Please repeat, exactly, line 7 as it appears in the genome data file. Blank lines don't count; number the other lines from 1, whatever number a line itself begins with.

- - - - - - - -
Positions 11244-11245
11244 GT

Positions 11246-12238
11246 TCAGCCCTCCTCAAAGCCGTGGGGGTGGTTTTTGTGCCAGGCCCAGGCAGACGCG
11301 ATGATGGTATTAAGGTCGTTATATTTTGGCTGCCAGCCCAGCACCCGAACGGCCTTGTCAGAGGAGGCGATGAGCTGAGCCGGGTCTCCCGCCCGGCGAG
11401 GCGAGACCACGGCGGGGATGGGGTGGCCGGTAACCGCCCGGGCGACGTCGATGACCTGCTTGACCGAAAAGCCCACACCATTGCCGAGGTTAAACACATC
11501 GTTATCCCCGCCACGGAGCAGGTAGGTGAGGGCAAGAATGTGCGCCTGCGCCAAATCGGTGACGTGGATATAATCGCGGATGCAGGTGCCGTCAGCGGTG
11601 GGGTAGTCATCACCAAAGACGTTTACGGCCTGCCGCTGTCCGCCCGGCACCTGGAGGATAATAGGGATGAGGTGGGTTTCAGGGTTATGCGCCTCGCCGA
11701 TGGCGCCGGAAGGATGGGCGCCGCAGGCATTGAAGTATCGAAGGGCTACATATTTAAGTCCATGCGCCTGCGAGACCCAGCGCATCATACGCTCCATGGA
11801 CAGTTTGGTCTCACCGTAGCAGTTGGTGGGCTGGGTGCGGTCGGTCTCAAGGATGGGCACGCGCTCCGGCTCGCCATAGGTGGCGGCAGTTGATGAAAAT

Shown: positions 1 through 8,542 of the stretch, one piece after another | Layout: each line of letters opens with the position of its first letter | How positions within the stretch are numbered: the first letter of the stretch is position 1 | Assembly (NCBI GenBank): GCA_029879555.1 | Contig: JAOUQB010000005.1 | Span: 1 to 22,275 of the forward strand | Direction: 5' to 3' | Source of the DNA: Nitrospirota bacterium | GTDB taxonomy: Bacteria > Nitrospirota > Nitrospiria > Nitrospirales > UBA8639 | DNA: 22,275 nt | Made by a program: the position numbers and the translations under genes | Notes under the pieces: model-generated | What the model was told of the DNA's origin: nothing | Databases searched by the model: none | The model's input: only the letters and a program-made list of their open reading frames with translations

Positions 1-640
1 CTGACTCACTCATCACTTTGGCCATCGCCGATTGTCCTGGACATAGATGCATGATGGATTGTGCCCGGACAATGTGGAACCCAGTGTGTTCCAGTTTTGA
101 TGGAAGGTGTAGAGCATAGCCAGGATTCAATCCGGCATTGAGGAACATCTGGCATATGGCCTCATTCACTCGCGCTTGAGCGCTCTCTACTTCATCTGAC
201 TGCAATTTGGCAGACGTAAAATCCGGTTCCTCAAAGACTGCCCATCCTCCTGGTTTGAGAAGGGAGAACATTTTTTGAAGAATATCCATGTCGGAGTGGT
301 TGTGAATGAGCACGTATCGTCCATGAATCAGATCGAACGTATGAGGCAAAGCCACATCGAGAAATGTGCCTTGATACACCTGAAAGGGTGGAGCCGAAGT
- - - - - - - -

11501 GTTATCCCCGCCACGGAGCAGGTAGGTGAGGGCAAGAATGTGCGCCTGCGCCAAATCGGTGACGTGGATATAATCGCGGATGCAGGTGCCGTCAGCGGTG